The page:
I was solving a problem on Vimgolf (you can take a look at this) where I stumbled upon this solution.
Could you please walk me through the meaning of this cryptic keystrokes
For context I'll go over the whole thing. First I'll describe the operations generally and then how they apply to the golf problem specifically.
dj: Delete with 'one line down motion' (delete current and following line)
gJ: Join current and next line, adding no extra spaces
.: Repeat the join
V: Line-wise visual selection of the current line
"=: Prepare to store something into the expression register (
=). Unlike other registers the expression register is populated from the command line and these two keystrokes take you there.
Ctrl-R+Ctrl-Agrabs the WORD under the cursor and inserts it into the command line. So store into the expression register (
=) a string that consists of the WORD surrounded by square brackets. The
<CR>is a literal as if you hit Enter (just like
<C-R><C-A>is as if you hit those keys).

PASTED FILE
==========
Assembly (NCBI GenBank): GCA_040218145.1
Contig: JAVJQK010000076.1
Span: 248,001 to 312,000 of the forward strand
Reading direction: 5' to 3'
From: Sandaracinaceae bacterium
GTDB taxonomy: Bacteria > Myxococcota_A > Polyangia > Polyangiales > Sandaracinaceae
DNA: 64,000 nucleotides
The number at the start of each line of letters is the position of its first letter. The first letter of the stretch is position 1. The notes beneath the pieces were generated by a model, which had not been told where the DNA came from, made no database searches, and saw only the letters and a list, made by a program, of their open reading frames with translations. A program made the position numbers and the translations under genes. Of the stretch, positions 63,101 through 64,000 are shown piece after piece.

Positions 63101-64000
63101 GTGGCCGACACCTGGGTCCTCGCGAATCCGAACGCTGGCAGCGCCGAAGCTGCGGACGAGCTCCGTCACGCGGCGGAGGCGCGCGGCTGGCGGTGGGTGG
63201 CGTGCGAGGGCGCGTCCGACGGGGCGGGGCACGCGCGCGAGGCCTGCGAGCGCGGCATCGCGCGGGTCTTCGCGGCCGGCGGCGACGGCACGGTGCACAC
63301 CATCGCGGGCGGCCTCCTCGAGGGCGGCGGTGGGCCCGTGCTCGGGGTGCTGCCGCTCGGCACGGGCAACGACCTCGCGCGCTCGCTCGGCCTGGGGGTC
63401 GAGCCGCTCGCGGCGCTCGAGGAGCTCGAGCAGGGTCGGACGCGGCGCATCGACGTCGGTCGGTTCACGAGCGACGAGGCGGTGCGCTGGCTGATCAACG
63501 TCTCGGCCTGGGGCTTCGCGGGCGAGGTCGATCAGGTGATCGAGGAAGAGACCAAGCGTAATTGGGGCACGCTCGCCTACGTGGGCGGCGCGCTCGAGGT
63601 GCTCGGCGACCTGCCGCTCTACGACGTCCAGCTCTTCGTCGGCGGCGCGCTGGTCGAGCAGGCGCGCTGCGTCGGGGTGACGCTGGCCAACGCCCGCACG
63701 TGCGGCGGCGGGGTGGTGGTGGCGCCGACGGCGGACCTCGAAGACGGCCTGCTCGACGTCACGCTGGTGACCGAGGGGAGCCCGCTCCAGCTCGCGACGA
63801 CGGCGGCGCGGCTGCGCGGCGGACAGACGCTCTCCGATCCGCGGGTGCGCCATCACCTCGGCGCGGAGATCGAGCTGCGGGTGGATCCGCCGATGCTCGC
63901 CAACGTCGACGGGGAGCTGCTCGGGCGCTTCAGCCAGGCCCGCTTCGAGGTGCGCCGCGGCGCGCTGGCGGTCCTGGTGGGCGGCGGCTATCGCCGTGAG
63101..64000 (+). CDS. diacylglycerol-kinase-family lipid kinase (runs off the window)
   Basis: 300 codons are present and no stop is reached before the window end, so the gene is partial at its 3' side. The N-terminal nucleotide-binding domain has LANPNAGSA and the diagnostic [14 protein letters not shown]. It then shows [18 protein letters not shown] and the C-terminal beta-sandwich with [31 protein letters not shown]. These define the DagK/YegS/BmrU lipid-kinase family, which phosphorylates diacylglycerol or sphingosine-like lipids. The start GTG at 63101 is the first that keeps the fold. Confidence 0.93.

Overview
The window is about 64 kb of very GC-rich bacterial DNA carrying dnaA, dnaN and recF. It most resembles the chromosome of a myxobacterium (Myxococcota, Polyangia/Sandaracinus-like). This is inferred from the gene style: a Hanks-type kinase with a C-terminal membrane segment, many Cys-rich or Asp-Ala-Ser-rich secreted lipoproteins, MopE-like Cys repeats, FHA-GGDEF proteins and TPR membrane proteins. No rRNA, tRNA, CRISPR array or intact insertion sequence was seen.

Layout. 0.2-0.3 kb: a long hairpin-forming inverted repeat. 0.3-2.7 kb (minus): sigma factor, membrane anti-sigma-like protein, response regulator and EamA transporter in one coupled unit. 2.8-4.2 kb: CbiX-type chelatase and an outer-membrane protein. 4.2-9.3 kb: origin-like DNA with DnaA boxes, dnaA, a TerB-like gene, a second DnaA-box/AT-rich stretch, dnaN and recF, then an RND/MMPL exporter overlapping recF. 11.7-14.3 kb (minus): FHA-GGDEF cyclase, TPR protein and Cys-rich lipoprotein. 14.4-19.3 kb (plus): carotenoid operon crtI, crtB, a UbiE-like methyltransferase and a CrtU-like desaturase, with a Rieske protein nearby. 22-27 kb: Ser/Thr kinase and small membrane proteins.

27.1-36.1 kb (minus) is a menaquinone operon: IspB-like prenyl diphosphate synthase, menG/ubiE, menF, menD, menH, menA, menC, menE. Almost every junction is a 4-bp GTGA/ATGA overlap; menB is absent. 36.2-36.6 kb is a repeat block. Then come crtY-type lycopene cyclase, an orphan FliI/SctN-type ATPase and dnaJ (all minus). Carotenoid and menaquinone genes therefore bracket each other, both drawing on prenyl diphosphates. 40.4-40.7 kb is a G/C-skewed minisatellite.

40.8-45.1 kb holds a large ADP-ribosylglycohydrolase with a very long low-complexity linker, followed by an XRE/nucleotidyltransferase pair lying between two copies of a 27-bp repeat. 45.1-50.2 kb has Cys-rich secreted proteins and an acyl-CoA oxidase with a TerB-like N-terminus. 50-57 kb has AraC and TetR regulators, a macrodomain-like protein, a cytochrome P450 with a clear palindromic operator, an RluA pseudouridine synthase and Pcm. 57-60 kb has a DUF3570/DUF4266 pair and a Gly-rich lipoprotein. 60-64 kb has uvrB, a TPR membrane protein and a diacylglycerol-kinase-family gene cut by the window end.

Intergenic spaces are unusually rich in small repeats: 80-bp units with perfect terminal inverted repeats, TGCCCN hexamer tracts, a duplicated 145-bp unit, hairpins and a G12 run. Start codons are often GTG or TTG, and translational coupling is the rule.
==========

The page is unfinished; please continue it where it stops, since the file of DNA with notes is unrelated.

p: Overwrite the visually selected text with the contents of the register
ZZ- Save and exit Vim
djgJ.: Delete the first two lines and join the next two so you have a single line of comma-separated numbers
V: Visually select the whole line
"=[<C-R><C-A>]<CR> : insert into the expression register the bracketed, comma-separated list of numbers:
[2,3,5,7,11,13,17,19,23,29,]. The whole line is one WORD in this case which is why it all gets pulled in.
p : Overwrite the comma-separated list of numbers with all the numbers on separate lines. The expression register is special in that when you
put it its contents get evaluated as an expression first. When a comma-separated list expression is evaluated it resolves into each element on a separate line. E.g.
[a,b,c] evaluates to
ZZ- Save and exit Vim
"= refers to the expression register, which lets you evaluate a bit of vimscript and have vim act like the result of this expression was placed into a register.
<cr>p is a common idiom to put the result of an expression. It is a special case of the sequence
a is a register. The key is that this works in visual mode, replacing the existing text.
V"=[<C-R><C-A>]<CR>p is a clever (though obtuse) way to turn a comma-separated list into a set of lines. Prior to pressing
<CR> this expression looks like
[2,3,5,7,11,13,17,19,23,29,] which is just a list of numbers. When using
p to put a register that is set to a list, vim distributes the list one entry per line.
<C-R><C-A> means put the WORD under the cursor into the command line, which in this case is the entire line.